Yes, but mine’s a corporate club, you say. We’re all techies. What makes our guys laugh might not work at a higher level.

You have to win your club first. Go for the techie humor. Go for what you know works with this audience. You can change the speech later if you win that first one.

Second. Facts are hardly ever funny. About the only exception is when two completely different statistics are put together in a way that makes one or both sound completely ridiculous.

Stories are (or can be) funny. So can anecdotes or metaphors (my mother’s purse is the size of Texas) or even vivid word pictures (…so there was pompous Uncle Henry running down the street with his toupee flapping down over his left ear).

Third. Selection of detail makes a difference. …”his left ear”. Was it really his left ear? Who cares. It is funnier than a simple ‘hanging down’.

Fourth. The basic idea of the story can be funny, or it can be an unexpectedly funny take on what might have been a serious topic. One perennial favorite is the differences between men and women. It appeals to just about everyone in the audience. We’ve all been on one side or the other, we’ve all felt the frustration, we all buy into the humor.

Stereotypes are fine in a humorous speech. Of course the husband is lying on the couch with the beer and the potato chips. Of course the wife is nagging him to take out the garbage. Want to change it up a bit? What about the wife with the beer and the husband trying to clean the house? The unexpected can be twice as funny.

Fifth. Be very aware of political correctness It goes without saying that you don’t pick on any age, sex, creed, physical characteristic or ethnic origin. In your battle of the sexes you pick on men and women equally, otherwise half the audience might be heckling you.

But enter the contest. Give it your best shot. You’ve got everything to gain from the experience.

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Humor Me

I think back to the movie “Mary Poppins” where Julie Andrews sang a song with the line “A spoonful of sugar makes the medicine go down”.  In a speech or a story let your humor be the ‘spoonful of sugar’.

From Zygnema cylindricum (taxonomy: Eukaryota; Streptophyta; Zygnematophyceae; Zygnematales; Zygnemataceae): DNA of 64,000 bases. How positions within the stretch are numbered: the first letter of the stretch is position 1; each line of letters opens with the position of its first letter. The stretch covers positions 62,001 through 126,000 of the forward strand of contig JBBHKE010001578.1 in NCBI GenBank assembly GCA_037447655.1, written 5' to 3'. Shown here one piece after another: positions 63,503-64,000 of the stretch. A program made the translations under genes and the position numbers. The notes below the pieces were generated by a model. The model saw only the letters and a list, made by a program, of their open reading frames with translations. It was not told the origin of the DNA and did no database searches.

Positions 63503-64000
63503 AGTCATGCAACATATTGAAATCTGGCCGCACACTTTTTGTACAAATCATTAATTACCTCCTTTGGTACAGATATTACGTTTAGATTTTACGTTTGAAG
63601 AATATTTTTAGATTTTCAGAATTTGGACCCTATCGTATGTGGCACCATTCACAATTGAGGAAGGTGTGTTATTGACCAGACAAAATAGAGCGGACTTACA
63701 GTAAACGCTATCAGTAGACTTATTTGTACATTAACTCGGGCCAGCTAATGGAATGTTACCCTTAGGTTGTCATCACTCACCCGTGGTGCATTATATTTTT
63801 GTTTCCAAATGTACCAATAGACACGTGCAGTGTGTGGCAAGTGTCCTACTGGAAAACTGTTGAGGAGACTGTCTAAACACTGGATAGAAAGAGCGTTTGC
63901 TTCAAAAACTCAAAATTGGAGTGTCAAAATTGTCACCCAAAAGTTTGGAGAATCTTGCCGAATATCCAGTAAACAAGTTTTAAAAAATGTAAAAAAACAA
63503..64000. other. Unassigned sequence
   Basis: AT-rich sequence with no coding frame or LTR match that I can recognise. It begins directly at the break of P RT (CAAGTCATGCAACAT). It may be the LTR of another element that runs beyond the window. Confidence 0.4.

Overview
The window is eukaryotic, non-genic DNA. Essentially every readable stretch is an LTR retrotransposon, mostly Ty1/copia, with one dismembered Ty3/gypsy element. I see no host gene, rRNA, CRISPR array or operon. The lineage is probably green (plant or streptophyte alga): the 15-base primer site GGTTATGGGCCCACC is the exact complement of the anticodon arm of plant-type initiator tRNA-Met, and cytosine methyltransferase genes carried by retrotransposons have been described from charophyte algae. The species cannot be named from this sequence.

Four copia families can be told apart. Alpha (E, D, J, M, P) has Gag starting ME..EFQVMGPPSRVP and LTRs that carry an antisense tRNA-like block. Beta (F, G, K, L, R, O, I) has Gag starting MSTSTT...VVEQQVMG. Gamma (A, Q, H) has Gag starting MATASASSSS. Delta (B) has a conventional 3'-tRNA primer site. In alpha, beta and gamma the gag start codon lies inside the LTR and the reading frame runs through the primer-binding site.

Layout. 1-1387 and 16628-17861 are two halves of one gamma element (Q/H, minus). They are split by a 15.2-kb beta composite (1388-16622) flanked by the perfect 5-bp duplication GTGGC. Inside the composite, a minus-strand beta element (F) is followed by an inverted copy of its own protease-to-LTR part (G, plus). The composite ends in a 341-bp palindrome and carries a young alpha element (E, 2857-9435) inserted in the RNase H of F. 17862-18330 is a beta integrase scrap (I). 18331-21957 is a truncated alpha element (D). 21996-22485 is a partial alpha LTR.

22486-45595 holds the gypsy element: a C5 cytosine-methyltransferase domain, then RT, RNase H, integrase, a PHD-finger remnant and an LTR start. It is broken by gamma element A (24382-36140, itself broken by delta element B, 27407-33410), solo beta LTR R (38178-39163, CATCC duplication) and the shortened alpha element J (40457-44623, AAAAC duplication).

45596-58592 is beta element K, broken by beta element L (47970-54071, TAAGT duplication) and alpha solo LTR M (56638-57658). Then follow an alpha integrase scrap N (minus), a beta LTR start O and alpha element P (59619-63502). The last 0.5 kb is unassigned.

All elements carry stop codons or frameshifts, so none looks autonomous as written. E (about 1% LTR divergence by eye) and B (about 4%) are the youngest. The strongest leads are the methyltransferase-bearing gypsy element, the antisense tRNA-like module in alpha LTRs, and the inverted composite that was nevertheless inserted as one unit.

Let’s suppose that your story carries a message – one that you think is important for your audience to hear. A few touches of humor make the audience listen more carefully. They don’t want to miss what you say next because it might contain that delicious taste of sugar.

You don’t have to lay the humor on thick. Your audience doesn’t need to be rolling in the aisles. Your humor doesn’t have to be actual jokes – in fact it is often better that jokes are saved for another time.

So if it isn’t jokes, what is it? It could be just a funny comparison- ‘she had a purse the size of Texas’, ‘He’s so cheap that when he opens his wallet moths fly out’.

It could be an odd way of expressing a concept -‘There are lots of Russian women in tennis today. I counted fifty of them in the top ten.’

People notice these unusual turns of phrase. They smile and see others in the room smiling too, or maybe think they are the only ones in the room that ‘got it’. Either way that spoonful of sugar prepares their mind for the message.

You can also make your whole story amusing. Not funny as in a joke, but maybe with a twist at the end that makes the listener smile because it is unexpected or because the picture that has been painted of this person ending up in this situation tickles the imagination.  You don’t need to point out a moral – the listener comes to his or her own conclusion.

When you are using humor in a speech put thought into the presentation. You might want to dead pan it, trusting your audience to hear the humor with no visual cue. More likely you want to present it with a smile or a twinkle in your eye that cues your audience to anticipate something enjoyable.

Giving your audience a smile or a laugh is one of the finest gifts you can give. For some, it might be their only smile or laugh of the day. Whatever medicine you might be concealing, make that spoonful of sugar be the sweetest you can make it.